The hon. Gentleman has raised 10 cases this year in which people have had a problem with tax credits, and I readily concede that it would have been much better if he had not had to raise any. My right hon. Friend the Paymaster General and I will be happy to look at the cases that he has referred to today, but I hope that he will acknowledge how much the tax credit system is delivering to a large number of families in his constituency.

We have set a target—I am sure that the hon. Gentleman supports it—to eliminate child poverty within a generation. Tax credits have helped lift some 700,000 children out of relative poverty since 1997, including 80,000 in Scotland, which is broadly in line with the milestone that we set to reduce the number by a quarter by last year. The UNICEF report "Child Poverty in Rich Countries 2005" states:

"The proportion of children living in poverty has risen in a majority of the world's developed economies."

However, it says that there are exceptions, and the country achieving the biggest reduction in that proportion has been the UK. It points out:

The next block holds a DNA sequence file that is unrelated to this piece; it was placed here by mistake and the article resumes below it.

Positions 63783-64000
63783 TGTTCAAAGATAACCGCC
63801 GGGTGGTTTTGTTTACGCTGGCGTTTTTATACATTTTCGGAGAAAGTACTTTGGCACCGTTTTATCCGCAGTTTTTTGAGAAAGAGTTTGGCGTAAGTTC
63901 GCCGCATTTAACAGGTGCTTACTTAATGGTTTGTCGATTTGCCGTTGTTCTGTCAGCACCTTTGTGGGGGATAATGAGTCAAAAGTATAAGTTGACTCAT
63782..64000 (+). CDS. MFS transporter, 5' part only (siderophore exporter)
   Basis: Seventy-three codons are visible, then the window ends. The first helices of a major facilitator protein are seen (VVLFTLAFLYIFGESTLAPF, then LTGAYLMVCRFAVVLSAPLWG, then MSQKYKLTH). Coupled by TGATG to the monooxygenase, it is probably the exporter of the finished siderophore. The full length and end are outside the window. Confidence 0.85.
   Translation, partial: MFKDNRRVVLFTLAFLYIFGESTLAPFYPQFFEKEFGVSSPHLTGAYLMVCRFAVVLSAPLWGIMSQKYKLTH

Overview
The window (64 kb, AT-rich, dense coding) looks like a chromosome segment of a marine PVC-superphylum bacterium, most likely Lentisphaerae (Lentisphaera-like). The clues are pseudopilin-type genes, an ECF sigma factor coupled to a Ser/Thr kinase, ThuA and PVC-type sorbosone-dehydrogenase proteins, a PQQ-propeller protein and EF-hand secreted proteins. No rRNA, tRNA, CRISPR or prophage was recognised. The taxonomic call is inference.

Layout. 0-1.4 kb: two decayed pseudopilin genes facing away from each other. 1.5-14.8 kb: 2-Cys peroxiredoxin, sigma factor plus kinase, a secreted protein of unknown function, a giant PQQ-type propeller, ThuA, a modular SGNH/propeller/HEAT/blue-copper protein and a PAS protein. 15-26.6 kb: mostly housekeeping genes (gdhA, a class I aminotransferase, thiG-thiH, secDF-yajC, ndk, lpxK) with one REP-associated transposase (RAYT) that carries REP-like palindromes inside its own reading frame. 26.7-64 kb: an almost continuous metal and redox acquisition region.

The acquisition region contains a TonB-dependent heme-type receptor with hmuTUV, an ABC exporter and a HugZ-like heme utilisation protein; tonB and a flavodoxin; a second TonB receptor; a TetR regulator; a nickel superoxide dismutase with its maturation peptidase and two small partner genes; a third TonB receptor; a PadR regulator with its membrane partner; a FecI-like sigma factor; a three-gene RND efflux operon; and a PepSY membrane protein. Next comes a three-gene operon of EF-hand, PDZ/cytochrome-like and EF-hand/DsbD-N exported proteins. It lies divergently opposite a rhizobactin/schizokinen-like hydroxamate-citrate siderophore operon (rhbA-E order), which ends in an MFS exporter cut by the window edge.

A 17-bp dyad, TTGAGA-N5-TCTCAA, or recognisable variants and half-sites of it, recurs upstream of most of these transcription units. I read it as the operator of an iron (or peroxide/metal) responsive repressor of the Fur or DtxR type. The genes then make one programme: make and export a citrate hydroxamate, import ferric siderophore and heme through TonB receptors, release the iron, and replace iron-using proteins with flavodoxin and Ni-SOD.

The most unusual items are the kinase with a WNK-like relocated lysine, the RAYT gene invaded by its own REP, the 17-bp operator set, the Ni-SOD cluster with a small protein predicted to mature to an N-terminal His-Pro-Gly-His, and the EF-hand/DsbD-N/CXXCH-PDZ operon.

"Until the late 1990s, the United Kingdom had one of the highest child poverty rates in the OECD."

It then says that

"over the last six years, the UK government has pioneered an approach to the monitoring and reduction of child poverty that seems to be working."

The tax credit system has been key to that success.

For a family with two children on half average earnings, the tax credit system provides £4,400 a year. The least well-off can now receive up to £107 a week, compared with just £20 per week in 1997; and the number of people receiving tax credits is seven times higher than the number of those who received family credit.

Photo of Michael Weir Michael Weir Shadow Spokesperson (Work and Pensions), Shadow Spokesperson (Trade and Industry)

As I said at the outset, I am not here to criticise or agree with tax credits; it is the system that bothers me. Although I appreciate what the Minister says, does he not accept that, if constituents are telling me that they are no longer prepared to go through the hassle of claiming tax credit because of the situation that they find themselves in, something is wrong and that a simplified system is needed to deal with the problem?

Photo of Stephen Timms Stephen Timms The Chief Secretary to the Treasury

I am hoping that the hon. Gentleman will acknowledge the strengths of the system. He takes a neutral view that perhaps it is a good thing but perhaps it is not.

Photo of Stephen Timms Stephen Timms The Chief Secretary to the Treasury

That is what I understood. I would be happy to give way again in a moment, but it is important in the backdrop to this debate to set out why the system was introduced, why it has the characteristics that it has and what a great deal has been achieved through it, including for more than 7,000 families in his constituency.